Understanding ROI vs ROE, with illustrations

Let’s say you bought a property for Dh1 million by paying a transfer fee of Dh40,000 and agency fee of Dh20,000. The same property is rented out for Dh60,000 per year, paying service charges of Dh15,000 and out of pocket maintenance of Dh1,500.

So you make a revenue of Dh60,000 per year, and your operational expenses can be clubbed to a total of Dh16,500, and your total property cost amounts to Dh1,060,000. Therefore, your ROI equals 4 per cent, when using the formula.

The above example shows that on average, an investor will be making 5 per cent of his investment per annum and it will take about 20 years to recover his money. ROI can be calculated until it is resold. In this case, any gain or loss generated from the resale should be adjusted against revenue.

With ROE, let us take the above example again but assume that an investor obtained a five-year payment plan from the developer and invested only 20 per cent in beginning (Dh200,000), with further 20 per cent in payments every year.

The total equity you invested is Dh260,000. ROE considers cash (equity) spent on purchasing property. As your annual rental income from the property is Dh60,000, your ROE is 0.23, or 23 per cent.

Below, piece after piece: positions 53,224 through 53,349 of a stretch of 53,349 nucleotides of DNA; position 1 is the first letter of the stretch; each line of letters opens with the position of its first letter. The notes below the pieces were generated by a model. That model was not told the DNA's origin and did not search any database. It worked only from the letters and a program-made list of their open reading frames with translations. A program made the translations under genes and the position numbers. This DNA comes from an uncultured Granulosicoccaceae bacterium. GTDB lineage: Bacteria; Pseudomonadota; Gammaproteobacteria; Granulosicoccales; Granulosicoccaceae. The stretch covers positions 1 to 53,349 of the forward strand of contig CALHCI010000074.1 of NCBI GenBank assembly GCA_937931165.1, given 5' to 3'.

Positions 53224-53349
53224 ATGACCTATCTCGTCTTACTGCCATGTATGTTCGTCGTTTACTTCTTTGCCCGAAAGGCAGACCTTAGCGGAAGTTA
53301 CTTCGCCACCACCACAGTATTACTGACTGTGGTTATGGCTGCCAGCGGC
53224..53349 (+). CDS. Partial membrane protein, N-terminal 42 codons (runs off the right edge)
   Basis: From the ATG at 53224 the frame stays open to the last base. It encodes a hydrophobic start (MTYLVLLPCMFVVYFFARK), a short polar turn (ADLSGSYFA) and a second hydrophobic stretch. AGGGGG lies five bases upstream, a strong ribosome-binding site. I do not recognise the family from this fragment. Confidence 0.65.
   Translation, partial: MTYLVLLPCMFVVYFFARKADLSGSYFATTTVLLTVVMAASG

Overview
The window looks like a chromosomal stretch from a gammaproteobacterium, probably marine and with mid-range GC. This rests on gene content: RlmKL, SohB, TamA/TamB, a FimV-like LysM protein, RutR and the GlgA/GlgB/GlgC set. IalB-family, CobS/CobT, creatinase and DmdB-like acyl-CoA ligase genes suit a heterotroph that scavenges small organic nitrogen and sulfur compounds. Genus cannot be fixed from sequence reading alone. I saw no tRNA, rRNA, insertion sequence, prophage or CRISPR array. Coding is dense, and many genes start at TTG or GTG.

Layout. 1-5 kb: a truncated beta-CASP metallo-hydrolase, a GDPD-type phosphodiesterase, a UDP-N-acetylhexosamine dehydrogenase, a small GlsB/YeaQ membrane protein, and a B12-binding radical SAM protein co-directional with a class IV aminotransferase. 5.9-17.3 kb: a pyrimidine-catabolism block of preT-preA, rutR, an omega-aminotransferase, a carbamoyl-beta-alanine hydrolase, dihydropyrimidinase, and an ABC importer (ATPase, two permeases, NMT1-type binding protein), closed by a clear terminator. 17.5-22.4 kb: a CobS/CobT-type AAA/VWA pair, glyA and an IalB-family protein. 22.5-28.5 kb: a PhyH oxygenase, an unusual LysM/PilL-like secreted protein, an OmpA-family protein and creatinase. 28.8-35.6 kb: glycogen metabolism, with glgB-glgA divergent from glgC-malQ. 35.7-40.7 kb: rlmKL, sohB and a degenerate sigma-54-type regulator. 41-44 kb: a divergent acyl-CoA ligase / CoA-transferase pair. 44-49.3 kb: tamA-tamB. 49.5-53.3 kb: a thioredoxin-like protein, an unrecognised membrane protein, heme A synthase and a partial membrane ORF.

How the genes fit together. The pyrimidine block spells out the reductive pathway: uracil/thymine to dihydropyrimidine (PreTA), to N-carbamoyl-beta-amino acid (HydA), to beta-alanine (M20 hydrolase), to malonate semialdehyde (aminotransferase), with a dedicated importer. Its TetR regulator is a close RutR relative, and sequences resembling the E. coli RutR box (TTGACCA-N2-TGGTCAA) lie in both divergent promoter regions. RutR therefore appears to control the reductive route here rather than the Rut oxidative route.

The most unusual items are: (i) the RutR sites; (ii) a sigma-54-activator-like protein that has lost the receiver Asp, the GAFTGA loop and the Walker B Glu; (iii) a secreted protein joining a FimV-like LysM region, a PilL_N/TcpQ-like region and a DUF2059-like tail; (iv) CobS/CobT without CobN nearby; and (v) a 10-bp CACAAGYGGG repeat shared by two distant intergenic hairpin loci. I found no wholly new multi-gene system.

As you see from the example, by utilising only Dh260,000 you generated 23 per cent within first year, comparing to 5 per cent generated by investing Dh1,060,000. Which one would you choose? The higher value, right? But then again, it’s not as simple always as circumstances differ with each real estate deal.

What is good ROI for an investor?
“What one investor considers ‘good’ ROI might not be acceptable to another. ROI differs from building to community, from residential to retail and commercial properties. It is an indicator for the performance of the property and helpful to compare different investment options,” added Bhat.

“In turn, investors should consider highest ROI compared to the market benchmarks, but at the same time keep in mind that higher ROI might involve higher risks. A good ROI on real estate varies by risk tolerance — the more risk you’re willing to take, the higher ROI you might expect. Conversely, risk-averse investors may happily settle for lower ROIs in exchange for more certainty.”

Which calculation helps you determine real estate profit better?

ROI and ROE, like any other financial metric, are good for comparing different investment options and selecting the best one (highest return over invested capital), or analysing the performance of your property investment.

The comparison can be between two properties which present returns annually. So remember to annualise your figures. ROI works with fixed numbers while ROE requires constant updates when variables (investment, interest, loan repayments) are updated.

Research both of these metrics when investing in real estate. When both metrics are used together, these small percentage indicators can be indicators of investment profitability. By using one and ditching the other you may miss some important information.